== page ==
Three of the four escaped the big house by cutting deals. One rolled the dice and lost and will now apparently be the only one to do hard time.

You don't point out that the "hanging judge" who set the penalty was appointed by Tommy G. Thompson!

Anonymous said...

Comparing Jensen's situation to Chvala's is what's laughable! Lets see, performing political activities on State time (factually shown to be done by democrats and republicans with only republicans being charged) verses pay for play which is what Chvala did, not Jensen. The attempt by liberals to blur the distinction is another example of their inherent dishonesty. And of course Doyle never performs political activities on State time? Right! Did the prosecutor, Burke have State staffers perform political activities for himself at one time? Give me a break. This entire prosecution of Jensen is a travesty. I would call it a joke, but I'm sure its not funny for Jensen. This might be the worst case of a selective, political prosecution I've seen in my lifetime living in Wisconsin. It can only be seen as an attempt to "balance" the political prosecutions by selectively trumping up ridiculous charges against Jensen to balance charges made against democrats like Cvala that committed real crimes.

DidCrimeDotheTime said...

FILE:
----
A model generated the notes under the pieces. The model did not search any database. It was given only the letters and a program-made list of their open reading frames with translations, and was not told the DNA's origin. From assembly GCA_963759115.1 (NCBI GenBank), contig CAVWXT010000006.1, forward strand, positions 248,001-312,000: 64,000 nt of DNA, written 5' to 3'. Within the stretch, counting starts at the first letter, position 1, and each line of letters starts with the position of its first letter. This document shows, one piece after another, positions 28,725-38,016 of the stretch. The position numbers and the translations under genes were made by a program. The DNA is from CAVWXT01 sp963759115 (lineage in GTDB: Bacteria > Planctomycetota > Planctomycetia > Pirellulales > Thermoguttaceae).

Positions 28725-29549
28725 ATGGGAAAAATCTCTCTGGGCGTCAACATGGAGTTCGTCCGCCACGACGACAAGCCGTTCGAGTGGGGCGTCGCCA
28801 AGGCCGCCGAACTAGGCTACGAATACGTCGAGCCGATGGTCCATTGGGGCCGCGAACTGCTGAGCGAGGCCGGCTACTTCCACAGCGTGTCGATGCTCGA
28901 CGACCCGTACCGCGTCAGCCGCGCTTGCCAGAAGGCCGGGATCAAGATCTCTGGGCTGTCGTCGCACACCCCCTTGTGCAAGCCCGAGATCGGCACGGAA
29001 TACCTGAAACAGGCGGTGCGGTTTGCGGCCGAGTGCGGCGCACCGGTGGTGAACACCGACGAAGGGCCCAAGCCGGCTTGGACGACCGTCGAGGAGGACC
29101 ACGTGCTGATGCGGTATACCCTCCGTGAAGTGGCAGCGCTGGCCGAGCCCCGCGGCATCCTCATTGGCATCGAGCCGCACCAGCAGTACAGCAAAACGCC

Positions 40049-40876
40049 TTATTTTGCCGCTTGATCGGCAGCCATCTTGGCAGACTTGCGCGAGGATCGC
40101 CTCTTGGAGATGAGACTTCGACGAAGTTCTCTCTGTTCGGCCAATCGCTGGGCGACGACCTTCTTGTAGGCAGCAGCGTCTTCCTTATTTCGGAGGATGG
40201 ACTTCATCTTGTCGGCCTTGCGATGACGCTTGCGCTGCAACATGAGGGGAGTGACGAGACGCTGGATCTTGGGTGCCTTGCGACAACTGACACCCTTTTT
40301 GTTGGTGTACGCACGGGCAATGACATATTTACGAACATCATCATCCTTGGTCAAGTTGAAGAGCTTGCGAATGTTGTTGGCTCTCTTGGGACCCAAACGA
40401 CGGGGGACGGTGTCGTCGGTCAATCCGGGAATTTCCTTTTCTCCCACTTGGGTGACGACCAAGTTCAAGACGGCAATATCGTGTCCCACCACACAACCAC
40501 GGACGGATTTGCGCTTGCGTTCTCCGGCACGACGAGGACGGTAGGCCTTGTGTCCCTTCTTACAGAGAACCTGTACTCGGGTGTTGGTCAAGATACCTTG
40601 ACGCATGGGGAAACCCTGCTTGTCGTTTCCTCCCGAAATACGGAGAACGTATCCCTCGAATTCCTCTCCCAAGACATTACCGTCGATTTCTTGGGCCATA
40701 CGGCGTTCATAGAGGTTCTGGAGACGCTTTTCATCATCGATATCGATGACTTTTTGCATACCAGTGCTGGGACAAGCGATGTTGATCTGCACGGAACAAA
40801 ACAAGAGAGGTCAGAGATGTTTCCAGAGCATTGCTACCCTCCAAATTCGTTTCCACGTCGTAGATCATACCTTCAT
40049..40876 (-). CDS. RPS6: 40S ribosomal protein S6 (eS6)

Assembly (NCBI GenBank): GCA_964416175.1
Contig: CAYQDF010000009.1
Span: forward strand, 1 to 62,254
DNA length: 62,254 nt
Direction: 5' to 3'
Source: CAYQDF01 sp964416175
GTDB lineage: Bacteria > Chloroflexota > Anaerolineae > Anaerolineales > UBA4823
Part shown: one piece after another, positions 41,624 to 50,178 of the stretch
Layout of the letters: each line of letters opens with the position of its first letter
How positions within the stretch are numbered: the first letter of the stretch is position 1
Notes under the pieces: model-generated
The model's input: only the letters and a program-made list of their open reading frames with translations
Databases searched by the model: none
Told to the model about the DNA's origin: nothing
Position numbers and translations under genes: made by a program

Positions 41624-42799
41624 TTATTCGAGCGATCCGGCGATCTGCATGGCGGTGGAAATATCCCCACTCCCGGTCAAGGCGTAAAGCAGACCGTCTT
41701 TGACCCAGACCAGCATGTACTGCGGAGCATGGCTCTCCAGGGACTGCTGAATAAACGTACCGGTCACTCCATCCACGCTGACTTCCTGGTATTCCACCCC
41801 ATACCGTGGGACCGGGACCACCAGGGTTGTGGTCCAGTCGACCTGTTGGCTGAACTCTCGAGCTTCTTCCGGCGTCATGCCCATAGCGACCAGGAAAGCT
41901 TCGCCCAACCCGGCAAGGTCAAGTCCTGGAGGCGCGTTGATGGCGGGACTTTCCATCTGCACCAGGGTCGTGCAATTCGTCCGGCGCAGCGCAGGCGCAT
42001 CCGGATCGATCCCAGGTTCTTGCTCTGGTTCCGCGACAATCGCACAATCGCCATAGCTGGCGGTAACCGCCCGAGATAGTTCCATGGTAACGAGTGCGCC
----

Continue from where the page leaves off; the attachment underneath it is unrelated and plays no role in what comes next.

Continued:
Jensen was way out of line and as a supposed Republican Conservative we Conservatives should be holding him to higher standard of conduct. Using taxpayer dollars to pay for workers that actually did little to no state work in an outrage. The sentence is just. Jensen was told it was a crime and he continued to run things the same way until it was clear the DA was prepared to prosecute. This is not a case of selective prosecution. It is a case of justice served and once again (as in the days of Richard Nixon) showing that no one is above the law. Also, do not tell me Jensen was not the ultimate influence peddler out there. Chvala was no where near Jensen's equal in greasing the skids for those with money to deliver.

Anonymous said...

Everything a politician does is "political" but the sin was utilizing state workers on state time to raise money.

Step back and consider this: the prosecutors took out the majority party leadership in each house.

You can rail all you want about how Democrats in the Assembly did the same thing and how Shirley Krug got off scot-free, but consider this: If you "bought" Shirley, you "bought" enough votes to lose every vote. For that reason, Shirley lacked the leverage to engage in the same kind of conduct as Jensen.

Janstress said...

Let's see now. . .Scotty broke the law, had a fair trial, jury found him guilty, and now he will be punished. Hmmm. . .that sounds like democracy to me. Perhaps Scotty should have taken a plea deal, but then again, Scotty always thought he was invincible.

Caucus Scandal Guy said...

Jensen looks really good without hair or power ... I think after a 1-year jail term he can still run for "president of the jerks who stopped 3rd parties from gaining momentum in Wisconsin". Th conservative side will always have a safety net for trash like this, he'll get a job with Americans for Prosperity perhaps. He really does not deserve to be let pff "scott-free" unless some judge wants to risk attributing his own fate along that of Jensen. Afterall, Justice is Justice.